Teaching Profession

Spotify Puts Teacher Appreciation Week to Music

By Madeline Will — May 06, 2016 2 min read
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Today marks the end of Teacher Appreciation Week, so what better way to celebrate than with music?

Earlier this week, the White House announced that the Spotify is planning to create a “series of initiatives that highlight creativity in education.” Among other initiatives, the music-streaming service is expected to collaborate this year with organizations like Girls Rock Camp and Music Mural & Arts Project to “ensure that more students have access to the power of music.”

This week, Spotify kicked things off by asking people to share songs and stories about teachers who made a difference in their lives with the hashtag #ThankATeacher.

Spotify compiled the responses into a playlist, with songs ranging from the inspirational (like the Beatles’ “Here Comes the Sun”) to the on-the-nose choices (like “The Room Where It Happens,” from the Hamilton musical). There are some curious choices too, like “Diva” by Beyoncé (not sure if teachers can relate to the lyrics, “Divas gettin’ money / If you ain’t gettin’ money, then you ain’t got nothing fo’ me,” but they may appreciate the sentiment). Of course, the Star Wars theme song is also the list.

The playlist is also interspersed with messages from artists thanking teachers and explaining some of their dedications. For example, Matt Johnson, of the indie band Matt and Kim, dedicated one of his own songs, “Fall to Pieces,” to his high school social studies teacher, who showed Johnson different bands and was always supportive of him.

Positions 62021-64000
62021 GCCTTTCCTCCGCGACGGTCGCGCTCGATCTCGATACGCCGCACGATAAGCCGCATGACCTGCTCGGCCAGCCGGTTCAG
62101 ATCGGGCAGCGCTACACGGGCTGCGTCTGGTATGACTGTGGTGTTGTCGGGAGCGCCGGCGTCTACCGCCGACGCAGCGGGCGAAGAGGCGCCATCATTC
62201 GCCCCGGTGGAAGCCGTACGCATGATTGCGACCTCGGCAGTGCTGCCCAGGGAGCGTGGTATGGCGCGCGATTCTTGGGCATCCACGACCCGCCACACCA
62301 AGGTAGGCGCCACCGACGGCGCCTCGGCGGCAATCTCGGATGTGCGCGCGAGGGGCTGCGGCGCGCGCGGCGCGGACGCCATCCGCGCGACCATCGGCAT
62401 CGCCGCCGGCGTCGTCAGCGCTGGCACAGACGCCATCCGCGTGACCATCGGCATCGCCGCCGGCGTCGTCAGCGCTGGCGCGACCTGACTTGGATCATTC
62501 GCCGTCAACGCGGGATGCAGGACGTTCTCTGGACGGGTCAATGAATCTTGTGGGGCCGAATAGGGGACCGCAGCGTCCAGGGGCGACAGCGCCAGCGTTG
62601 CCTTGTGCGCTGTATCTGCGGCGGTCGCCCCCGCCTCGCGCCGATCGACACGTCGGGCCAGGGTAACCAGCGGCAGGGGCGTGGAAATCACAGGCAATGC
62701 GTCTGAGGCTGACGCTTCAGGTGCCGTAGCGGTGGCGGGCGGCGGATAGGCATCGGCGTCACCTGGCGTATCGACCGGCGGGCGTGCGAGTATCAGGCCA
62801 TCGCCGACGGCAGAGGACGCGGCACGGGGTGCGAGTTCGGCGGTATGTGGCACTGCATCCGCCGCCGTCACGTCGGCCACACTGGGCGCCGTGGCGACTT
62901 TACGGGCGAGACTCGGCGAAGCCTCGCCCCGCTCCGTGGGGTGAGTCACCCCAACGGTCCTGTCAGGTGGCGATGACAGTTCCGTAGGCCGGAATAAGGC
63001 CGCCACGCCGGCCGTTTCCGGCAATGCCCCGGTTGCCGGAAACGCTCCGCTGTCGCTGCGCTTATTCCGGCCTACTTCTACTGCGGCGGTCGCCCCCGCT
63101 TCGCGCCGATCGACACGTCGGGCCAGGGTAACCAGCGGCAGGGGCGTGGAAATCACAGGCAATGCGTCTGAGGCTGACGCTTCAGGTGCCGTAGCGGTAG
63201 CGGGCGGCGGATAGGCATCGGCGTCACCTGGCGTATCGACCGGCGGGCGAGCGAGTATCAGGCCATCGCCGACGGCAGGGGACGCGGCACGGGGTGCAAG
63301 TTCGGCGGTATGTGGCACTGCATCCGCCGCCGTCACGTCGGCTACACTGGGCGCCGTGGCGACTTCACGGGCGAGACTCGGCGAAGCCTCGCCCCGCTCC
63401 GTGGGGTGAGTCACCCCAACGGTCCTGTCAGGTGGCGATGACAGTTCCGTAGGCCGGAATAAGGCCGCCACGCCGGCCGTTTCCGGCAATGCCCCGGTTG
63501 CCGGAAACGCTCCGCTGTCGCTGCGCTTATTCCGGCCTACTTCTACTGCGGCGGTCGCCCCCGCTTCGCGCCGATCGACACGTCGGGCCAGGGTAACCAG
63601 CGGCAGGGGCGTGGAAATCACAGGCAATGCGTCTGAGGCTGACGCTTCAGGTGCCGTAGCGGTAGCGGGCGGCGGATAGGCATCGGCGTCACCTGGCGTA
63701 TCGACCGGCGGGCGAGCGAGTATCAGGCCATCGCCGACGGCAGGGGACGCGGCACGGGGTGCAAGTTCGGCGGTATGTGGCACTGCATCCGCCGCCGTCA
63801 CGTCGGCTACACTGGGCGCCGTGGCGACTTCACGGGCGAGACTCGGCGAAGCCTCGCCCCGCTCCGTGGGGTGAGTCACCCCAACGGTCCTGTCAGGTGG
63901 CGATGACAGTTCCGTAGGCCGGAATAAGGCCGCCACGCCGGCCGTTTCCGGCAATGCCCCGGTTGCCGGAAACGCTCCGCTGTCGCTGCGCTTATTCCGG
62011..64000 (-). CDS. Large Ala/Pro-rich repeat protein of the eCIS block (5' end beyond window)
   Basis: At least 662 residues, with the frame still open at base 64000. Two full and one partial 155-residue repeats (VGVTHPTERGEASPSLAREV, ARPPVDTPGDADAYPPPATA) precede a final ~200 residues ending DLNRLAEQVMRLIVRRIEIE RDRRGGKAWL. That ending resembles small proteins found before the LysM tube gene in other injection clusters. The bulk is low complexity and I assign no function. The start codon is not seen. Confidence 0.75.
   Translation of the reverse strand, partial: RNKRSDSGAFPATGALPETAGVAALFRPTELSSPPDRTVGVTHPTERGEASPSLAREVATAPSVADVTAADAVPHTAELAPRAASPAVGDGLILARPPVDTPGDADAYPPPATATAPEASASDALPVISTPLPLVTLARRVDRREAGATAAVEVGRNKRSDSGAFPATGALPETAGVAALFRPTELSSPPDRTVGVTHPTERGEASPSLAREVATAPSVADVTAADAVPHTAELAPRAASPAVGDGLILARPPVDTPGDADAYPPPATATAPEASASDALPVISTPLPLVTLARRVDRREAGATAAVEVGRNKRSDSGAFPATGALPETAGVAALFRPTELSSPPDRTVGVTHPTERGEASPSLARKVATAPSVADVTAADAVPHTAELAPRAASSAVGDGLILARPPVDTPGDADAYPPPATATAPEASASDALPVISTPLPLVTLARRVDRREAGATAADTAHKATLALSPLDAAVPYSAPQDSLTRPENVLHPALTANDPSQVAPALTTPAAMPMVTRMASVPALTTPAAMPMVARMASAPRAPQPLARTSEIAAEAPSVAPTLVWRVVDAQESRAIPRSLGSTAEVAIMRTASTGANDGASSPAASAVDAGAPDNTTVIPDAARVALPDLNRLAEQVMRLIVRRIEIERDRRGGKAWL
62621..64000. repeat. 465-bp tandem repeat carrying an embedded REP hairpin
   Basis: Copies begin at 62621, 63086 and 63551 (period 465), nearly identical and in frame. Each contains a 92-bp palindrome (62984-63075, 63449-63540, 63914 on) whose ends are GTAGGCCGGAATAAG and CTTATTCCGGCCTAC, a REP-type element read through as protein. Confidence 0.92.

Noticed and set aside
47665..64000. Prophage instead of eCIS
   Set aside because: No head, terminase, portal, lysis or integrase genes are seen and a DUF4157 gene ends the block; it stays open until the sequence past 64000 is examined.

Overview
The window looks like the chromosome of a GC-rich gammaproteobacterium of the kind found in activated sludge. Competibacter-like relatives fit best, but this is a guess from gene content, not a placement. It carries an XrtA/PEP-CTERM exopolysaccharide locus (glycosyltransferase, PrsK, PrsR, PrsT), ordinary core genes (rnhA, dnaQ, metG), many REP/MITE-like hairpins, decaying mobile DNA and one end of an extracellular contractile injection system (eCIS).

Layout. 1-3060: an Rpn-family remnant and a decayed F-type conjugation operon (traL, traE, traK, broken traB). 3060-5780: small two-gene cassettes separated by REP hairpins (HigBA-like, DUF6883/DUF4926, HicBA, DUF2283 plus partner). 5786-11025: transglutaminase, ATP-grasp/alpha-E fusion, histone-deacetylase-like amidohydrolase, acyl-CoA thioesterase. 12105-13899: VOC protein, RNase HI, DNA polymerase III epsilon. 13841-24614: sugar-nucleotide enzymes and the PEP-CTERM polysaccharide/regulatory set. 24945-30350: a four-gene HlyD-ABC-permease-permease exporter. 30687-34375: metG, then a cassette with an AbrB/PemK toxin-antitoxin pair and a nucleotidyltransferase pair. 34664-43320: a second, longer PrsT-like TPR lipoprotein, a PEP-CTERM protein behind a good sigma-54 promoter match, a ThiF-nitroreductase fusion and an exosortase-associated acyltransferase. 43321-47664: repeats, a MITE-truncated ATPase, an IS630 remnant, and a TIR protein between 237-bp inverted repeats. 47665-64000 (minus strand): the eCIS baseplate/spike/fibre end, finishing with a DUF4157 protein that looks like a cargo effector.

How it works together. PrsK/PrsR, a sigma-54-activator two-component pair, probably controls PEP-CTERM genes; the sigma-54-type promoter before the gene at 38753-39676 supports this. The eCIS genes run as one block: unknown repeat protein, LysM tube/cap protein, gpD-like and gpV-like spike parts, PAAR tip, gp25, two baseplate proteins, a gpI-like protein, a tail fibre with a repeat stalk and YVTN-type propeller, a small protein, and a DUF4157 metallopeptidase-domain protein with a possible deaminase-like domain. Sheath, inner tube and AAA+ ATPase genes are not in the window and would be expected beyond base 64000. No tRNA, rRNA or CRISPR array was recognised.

“Above just scholastically, when teachers help you on that social level, if you’re a student finding themselves throughout their teenage years, and never judges you — I don’t know, it was really helpful,” Johnson said.

Artists and other influencers, including Second Lady Dr. Jill Biden, also shared their messages and song titles on Twitter.

While Teacher Appreciation Week has drawn some skepticism from those who feel like educators are underpaid and underappreciated the rest of the year, there are some sincere messages of gratitude on the #ThankATeacher hashtag on Twitter. And for teachers who want to parlay the week’s message into some well-needed classroom funds, GoFundMe will donate $100 to any campaign started this week that benefits a teacher or a classroom.

Image: Nate Ruess, lead singer of the band FUN, performs in the East Room of the White House in Washington during a ceremony for the 2016 National Teacher of the Year Honorees on May 4.

--Pablo Martinez Monsivais/AP

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A version of this news article first appeared in the Teaching Now blog.